As world urbanisation increases, the issue of how we live and how close we will live to each other will become increasingly important. It interfaces with many issues including sustainability, affordability, community and our personal lifestyle/aspirations.
What role should/can the suburbs play in our cities growing and getting healthy? New research from Shaping Suburbia www.shapingsuburbia.com has focused on what sustainable living might look like for suburban dwellers – and that’s most of us – and how existing suburbia can evolve to be that place. This new research connects the types of places/houses we choose to live in, with the walk-ability of their environments and the benefits of improved walk-ability.
Contrary to the typical views about residential density shown in the media, of course it’s not a case of only the polar extremes of either a) high-rise or b) suburbia. Nor is it as simple as the more (of either) the better. Instead, residential density is of course a variable – and that is the key point here. What is the optimum form, density and shape of a healthy, sustainable place where most of us would prefer and benefit from living? Yes it’s important to have good design, walkable suburbs, low infrastructure costs per person, great social services, good pavements, safe suburbs and access to public transport, but Shaping Suburbia shows that these things occur and survive best when the density is just right – effectively a ‘sweet spot’ of residential density.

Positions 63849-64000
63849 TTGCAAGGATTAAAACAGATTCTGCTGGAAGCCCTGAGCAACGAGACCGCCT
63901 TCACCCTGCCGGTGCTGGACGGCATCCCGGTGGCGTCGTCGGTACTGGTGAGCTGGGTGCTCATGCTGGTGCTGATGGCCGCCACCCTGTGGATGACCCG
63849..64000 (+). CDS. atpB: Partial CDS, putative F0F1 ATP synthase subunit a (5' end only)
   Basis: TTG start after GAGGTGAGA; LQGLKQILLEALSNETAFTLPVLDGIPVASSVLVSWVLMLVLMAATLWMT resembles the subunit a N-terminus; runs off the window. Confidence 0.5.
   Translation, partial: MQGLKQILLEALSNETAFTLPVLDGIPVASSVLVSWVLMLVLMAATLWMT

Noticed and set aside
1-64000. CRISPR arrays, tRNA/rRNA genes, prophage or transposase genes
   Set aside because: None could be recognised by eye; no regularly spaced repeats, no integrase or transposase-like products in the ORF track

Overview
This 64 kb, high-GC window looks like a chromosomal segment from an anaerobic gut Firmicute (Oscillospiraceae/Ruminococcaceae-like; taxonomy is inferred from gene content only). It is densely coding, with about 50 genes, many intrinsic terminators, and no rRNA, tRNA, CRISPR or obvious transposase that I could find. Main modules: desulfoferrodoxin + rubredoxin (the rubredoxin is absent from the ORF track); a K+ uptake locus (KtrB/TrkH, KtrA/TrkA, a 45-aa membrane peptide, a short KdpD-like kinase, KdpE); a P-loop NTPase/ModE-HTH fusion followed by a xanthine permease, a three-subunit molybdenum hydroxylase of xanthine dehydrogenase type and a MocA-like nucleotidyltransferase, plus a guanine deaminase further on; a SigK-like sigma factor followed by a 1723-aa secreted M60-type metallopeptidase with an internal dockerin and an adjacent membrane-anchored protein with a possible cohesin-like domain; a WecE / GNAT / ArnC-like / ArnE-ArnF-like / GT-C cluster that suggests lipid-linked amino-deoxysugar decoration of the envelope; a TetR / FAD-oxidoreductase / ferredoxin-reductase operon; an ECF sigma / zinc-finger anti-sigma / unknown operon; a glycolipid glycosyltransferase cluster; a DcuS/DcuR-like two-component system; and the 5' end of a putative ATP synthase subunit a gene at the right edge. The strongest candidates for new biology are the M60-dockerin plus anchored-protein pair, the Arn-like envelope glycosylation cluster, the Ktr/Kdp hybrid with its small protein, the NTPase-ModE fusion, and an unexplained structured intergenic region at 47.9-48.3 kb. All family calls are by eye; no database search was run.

Even if the residential density is increased from brick-and-tile suburbia but falls short of the ratio required for the ‘sweet spot’, then the other community infrastructure and services do not survive well enough for the associated co-benefits to thrive. These co-benefits are enjoyed by both residents and the community generally, and can be significant.
The density ‘sweet-spot’ also creates additional new housing that is able to be provided by small-scale builders and, importantly, still allows individual lot titles and the opportunity for productive gardens. Individual property titles are, of course, very highly valued by many home buyers in our culture.
Shaping Suburbia links its own research with various other data to highlight a range of positive outcomes and co-benefits in making changes to our suburbs in pursuit of this ‘sweet spot’. What is proposed is an evolutionary change for suburbia for this century. This change will provide real health, financial and lifestyle benefits to land owners in middle ring suburbs – The corresponding uplift in land values – can potentially make suburban mums- and-dads the heroes of a wave of new micro-development that also provides improved communities for our cities.
www.shapingsuburbia.com shows that cleverly modifying strategically chosen existing suburbs can provide a key part of the solution for our growing cities. Benefits include health, sustainability performance, strengthened communities, financial gains, improved access to shops and services and improved housing choice and housing affordability.
Getting the density right is not just about housing more people, although it is that too – it is about creating vibrant, active, safe, more sustainable places where people can live in connected communities and be their healthy best.
Are there other options for suburbia which provide better lifestyle, heath and sustainability outcomes? Are existing suburbs able to keep their leafy, freehold title and a familiar environment and yet still house more people? Shaping Suburbia says a loud ‘yes’ to this, and has also found that there will be some unexpected windfalls for its residents in the process.